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Joan Didion’s ‘Let Me Tell You What I Mean’ shows a writer ahead of her time

Joan Didion has been consecrated in her own lifetime. In the five decades since “Slouching Towards Bethlehem,” her work, particularly her nonfiction, has been widely celebrated. In 2013, President Barack Obama awarded her the National Humanities Medal. She was the subject, in 2017, of a Netflix documentary, “The Center Will Not Hold.” “South and West,” published the same year, showed that even her notes would sell. This April, the Library of America will release the second volume of its definitive edition of her work. What has fixed her in the collective imagination?

Partly the chilled prose — ahead of its time, anticipating both the personal essay boom and the numbed affect that would become typical of Generation X. But also her extraordinary insight. Nathaniel Rich, prefacing “South and West,” wrote that she “saw her era more clearly than anyone else, which is another way of saying that she was able to see the future.” In his introduction to “Let Me Tell You What I Mean,” her slim new volume, Hilton Als suggests that it’s Didion’s “feeling for the uncanny” that distinguishes her contribution to American nonfiction.

A new collection of Joan Didion’s work reminds us that she is her most memorable character

Reading many of the essays freshly anthologized here, it’s hard to argue with these sentiments. The clarity of Didion’s vision and the precision with which she sets it down do indeed feel uncanny. Her writing has often revealed what was previously hidden, parsed what was unconscious, be it the miasmic unease of the late 1960s or the subterranean structures of national politics. Reading her now, she does seem prophetic, as manifested, for instance, in her concerns in 1968 about the weaknesses of the “traditional press,” whose unspoken attitudes and “quite factitious ‘objectivity’ ” come “between the page and the reader like so much marsh gas.” Perhaps those iconic sunglasses were really X-ray specs.

“Let Me Tell You What I Mean” collects 12 pieces written between 1968 and 2000. These include half a dozen columns for the Saturday Evening Post alongside essays on subjects ranging from Robert Mapplethorpe and Ernest Hemingway to Hearst Castle and “Why I Write” (“entirely to find out what I’m thinking, what I’m looking at, what I see and what it means. What I want and what I fear”).

The bad news first: You’ll want more. The Saturday Evening Post articles are bite-size, trailers rather than the whole movie, and some later articles have been conspicuously overtaken by the passage of time — an essay on Martha Stewart in the New Yorker, for instance, written four years before her prison time. Meanwhile, the absence of anything post-2000 is cause for regret. Oh, for Didion’s take on the Obama years. The alt-right. The Trump presidency. (Notwithstanding her nephew Griffin Dunne’s suggestion that she’s bored by Trump — “He doesn’t have any subtext.”)

Still, admirers have much to celebrate.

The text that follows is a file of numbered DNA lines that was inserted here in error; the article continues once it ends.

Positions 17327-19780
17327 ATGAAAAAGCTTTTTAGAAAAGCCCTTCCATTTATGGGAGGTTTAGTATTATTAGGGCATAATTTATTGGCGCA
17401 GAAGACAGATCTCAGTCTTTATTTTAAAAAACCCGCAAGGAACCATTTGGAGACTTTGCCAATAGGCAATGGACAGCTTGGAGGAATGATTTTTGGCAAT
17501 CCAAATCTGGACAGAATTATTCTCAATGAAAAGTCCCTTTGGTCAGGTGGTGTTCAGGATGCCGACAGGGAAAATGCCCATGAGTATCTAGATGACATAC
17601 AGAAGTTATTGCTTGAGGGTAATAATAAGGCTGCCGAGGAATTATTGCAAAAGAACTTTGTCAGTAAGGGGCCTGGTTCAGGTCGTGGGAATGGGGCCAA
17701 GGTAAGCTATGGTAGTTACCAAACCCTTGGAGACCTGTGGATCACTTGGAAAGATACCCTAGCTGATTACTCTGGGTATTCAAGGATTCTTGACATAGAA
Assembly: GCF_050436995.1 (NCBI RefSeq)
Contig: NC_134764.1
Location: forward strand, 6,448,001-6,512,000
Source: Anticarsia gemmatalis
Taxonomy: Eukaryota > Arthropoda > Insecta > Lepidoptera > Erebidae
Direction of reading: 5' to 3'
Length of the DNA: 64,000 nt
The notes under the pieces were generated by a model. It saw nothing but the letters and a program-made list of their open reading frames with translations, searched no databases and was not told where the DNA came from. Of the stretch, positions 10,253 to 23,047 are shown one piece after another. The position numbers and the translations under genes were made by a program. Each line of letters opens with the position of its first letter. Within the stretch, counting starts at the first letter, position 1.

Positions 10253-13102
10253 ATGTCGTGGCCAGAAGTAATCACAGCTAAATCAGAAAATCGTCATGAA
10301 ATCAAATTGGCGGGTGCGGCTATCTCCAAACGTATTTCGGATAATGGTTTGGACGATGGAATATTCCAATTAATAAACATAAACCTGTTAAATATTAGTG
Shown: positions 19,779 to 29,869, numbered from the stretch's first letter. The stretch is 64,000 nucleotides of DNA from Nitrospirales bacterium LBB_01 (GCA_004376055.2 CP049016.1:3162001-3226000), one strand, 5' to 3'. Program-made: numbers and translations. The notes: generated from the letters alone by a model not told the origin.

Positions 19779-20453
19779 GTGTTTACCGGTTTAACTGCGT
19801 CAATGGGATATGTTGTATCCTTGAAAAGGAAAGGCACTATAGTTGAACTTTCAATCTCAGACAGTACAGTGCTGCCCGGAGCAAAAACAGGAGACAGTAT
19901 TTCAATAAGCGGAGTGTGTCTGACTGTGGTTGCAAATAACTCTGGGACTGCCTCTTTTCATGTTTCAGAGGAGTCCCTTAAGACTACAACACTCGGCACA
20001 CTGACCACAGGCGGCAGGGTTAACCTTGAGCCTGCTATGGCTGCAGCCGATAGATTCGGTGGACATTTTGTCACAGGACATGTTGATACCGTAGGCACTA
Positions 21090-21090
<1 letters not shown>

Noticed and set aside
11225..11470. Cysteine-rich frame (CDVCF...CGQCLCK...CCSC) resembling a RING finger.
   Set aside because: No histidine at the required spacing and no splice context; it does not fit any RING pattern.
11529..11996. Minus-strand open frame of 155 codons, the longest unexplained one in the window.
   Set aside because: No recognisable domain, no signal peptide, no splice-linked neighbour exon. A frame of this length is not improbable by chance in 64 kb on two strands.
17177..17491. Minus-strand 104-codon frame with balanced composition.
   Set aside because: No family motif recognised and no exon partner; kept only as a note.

There are wicked reminders, for instance, of her acid humor. In an account of a Gamblers Anonymous meeting, she observes, “I had not heard so many revelations of a certain kind since I used to fall into conversations on Greyhound buses under the misapprehension that it was a good way to learn about life.” In “Pretty Nancy,” a swipe at then-Gov. Ronald Reagan’s wife, a taciturn, almost Beckettian exchange between Nancy and her 10-year-old son is gleefully transcribed by a Didion waiting to pounce on “a woman who seems to be playing out some middle-class American woman’s daydream, circa 1948.”

Joan Didion’s journey through New Journalism and personal heartache

Her distinctive rhythms, her ability to distill the essence of a thing: these are refined pleasures indeed. Writing about the evolution of that immaculate style in “Telling Stories,” she recalls her time writing captions for Vogue: “We were connoisseurs of synonyms. We were collectors of verbs. . . . Less was more, smooth was better, and absolute precision essential to the monthly grand illusion. Going to work for Vogue was, in the late 1950s, not unlike training with the Rockettes.”

Perhaps Didion’s flair for pithy summary derives from these editing drills at Vogue. Often her articles end with a grace note of quiet devastation, a cogent detail or observation that brings her subject into focus. Attending a reunion of the 101st Airborne Association at the height of the Vietnam War, she catches a wistful father recalling his European experiences in an earlier war. “ ‘I got to see Paris, Berlin, got to see places I’d heard about but never dreamed I’d see. Now I’ve got a boy, well, in four years maybe he’ll have to go.’ Walter Davis broke open a roll, buttered it carefully, and put it down again, untouched. ‘I see it a little differently now,’ he said.”

Didion once wrote that her advantage as a reporter is that “people tend to forget that my presence runs counter to their best interests.” This is also an incalculable advantage to her readers. Her bewitching blend of humility and disdain and her unsentimental yet compassionate eye are welcome tonics for frenzied times.

Charles Arrowsmith is based in New York and writes about books, films and music.

Let Me Tell You What I Mean

By Joan Didion

Knopf. 192 pp. $23

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